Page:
Next week's Golden Globes ceremony kicks off the Hollywood awards season, but the group that nominates movies and TV shows and votes on the winners earned a little unwanted drama of its own on Sunday. The Hollywood Foreign Press Association has only 87 members, and "while the HFPA's ranks include a number of people of color, there are no Black members," the Los Angeles Times reports, "a fact a representative says the group is aware of and is 'committed to addressing.'"
This year's Golden Globes nominations were widely panned for totally snubbing Spike Lee's Da 5 Bloods and the TV show I Will Destroy You and locking other movies with Black-led casts from top prize contentions, notably Judas and the Black Messiah, Ma Rainey's Black Bottom, and The United States vs. Billie Holiday. "We do not control the individual votes of our members," an HFPA representative told the Times.
The lack of Black members casting their individual votes isn't the only issue facing the HFPA. Ongoing litigation started by Norwegian journalist Kjersti Flaa accuses the HFPA of being a self-dealing cartel that excludes qualified foreign journalists to protect access for its members while improperly subsiding their income. And her allegations have some merit, the Times reports, noting that the HFPA pays its board members at least $63,000 a year and divided nearly $2 million among other members last year for serving on various committees, potentially in conflict with tax laws for nonprofits.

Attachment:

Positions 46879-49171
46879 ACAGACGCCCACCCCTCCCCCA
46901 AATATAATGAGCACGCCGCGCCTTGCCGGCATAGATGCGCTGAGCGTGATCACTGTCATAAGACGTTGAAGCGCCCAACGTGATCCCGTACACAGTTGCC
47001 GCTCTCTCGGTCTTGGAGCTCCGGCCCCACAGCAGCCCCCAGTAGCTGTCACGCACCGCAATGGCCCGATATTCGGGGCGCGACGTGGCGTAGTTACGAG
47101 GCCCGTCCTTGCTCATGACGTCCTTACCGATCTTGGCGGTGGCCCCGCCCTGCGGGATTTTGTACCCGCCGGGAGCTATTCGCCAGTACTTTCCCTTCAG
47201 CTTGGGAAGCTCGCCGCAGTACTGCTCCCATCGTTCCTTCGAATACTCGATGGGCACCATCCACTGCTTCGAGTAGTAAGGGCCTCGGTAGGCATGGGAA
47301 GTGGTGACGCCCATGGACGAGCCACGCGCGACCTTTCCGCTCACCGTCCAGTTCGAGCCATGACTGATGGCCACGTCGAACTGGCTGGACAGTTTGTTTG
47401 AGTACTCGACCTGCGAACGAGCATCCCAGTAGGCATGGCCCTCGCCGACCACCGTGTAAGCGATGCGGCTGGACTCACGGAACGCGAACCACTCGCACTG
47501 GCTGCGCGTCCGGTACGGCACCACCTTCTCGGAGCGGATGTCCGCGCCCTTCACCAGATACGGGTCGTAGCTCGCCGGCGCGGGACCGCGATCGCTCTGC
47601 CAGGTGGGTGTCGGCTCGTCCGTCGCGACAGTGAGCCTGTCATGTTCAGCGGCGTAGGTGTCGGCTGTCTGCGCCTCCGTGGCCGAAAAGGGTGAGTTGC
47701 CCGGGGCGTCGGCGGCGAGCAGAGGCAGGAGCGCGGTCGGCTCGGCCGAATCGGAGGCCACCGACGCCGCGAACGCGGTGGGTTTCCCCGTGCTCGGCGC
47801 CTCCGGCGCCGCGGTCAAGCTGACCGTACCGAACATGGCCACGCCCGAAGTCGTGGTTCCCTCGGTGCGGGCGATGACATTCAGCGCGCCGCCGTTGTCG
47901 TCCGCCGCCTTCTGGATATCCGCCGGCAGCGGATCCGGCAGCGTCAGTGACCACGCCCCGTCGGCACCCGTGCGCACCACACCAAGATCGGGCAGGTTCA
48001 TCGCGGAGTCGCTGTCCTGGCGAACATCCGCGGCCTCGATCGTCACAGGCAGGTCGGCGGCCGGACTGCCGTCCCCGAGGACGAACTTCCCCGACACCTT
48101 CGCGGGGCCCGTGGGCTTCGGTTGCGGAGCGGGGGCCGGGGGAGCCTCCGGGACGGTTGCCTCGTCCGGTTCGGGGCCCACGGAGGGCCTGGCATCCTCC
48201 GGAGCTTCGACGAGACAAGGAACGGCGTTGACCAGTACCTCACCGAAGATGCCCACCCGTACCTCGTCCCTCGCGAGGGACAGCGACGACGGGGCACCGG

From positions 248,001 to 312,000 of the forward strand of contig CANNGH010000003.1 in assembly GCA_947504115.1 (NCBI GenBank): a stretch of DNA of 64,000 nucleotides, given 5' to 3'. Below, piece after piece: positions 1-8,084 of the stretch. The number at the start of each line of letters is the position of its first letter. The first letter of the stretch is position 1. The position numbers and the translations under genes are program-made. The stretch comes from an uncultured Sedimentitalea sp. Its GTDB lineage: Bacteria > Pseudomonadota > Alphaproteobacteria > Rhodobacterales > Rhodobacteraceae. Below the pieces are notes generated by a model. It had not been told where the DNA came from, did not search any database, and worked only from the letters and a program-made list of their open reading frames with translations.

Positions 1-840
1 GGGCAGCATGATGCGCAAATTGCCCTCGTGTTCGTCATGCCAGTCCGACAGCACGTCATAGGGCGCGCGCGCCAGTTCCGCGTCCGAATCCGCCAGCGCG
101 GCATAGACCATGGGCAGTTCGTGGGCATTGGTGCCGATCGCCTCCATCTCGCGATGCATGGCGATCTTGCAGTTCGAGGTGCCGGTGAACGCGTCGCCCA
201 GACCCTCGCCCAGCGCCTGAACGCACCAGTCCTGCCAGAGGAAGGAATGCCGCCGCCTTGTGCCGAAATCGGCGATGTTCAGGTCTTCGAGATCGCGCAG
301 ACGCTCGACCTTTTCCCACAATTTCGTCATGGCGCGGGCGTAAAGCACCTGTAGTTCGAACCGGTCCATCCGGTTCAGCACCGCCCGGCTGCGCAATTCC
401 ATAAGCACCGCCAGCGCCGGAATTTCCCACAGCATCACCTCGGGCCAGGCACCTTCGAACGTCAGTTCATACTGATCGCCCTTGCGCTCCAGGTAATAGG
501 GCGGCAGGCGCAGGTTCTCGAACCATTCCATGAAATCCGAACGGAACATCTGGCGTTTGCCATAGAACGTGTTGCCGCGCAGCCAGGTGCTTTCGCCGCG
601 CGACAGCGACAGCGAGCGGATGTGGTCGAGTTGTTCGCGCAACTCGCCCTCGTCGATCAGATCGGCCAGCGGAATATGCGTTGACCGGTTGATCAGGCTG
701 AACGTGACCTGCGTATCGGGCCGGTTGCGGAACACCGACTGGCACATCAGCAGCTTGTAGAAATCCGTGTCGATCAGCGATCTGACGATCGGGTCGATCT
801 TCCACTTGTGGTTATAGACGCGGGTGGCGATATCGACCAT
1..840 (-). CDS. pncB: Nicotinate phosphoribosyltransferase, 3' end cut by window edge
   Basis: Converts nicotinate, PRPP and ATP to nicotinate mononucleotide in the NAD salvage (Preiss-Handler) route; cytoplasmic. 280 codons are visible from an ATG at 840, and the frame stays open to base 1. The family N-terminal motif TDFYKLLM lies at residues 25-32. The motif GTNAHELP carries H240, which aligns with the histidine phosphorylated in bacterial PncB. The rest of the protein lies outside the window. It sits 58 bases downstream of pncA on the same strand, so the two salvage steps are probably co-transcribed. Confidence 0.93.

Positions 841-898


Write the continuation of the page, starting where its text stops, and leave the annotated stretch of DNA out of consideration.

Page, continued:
The HFPA, beset by occasional grift and bribery scandals almost since its formation in 1943, says it has cleaned up its act. This year's nomination of the Netflix series Emily in Paris — popular among viewers but not critics — for best TV comedy or musical series, raised some eyebrows, though, the Times notes, adding:
In 2019, more than 30 HFPA members flew to France to visit the set of the new series Emily in Paris. While there, Paramount Network treated the group to a two-night stay at the five-star Peninsula Paris hotel, where rooms currently start at about $1,400 a night, and a news conference and lunch at the Musée des Arts Forains, a private museum filled with amusement rides dating to 1850 where the show was shooting. [Los Angeles Times]
Still, the Golden Globes are still a win-win for the HFPA and Hollywood, the Times reports, partly because of the small pool of judges. Read more at the Los Angeles Times.
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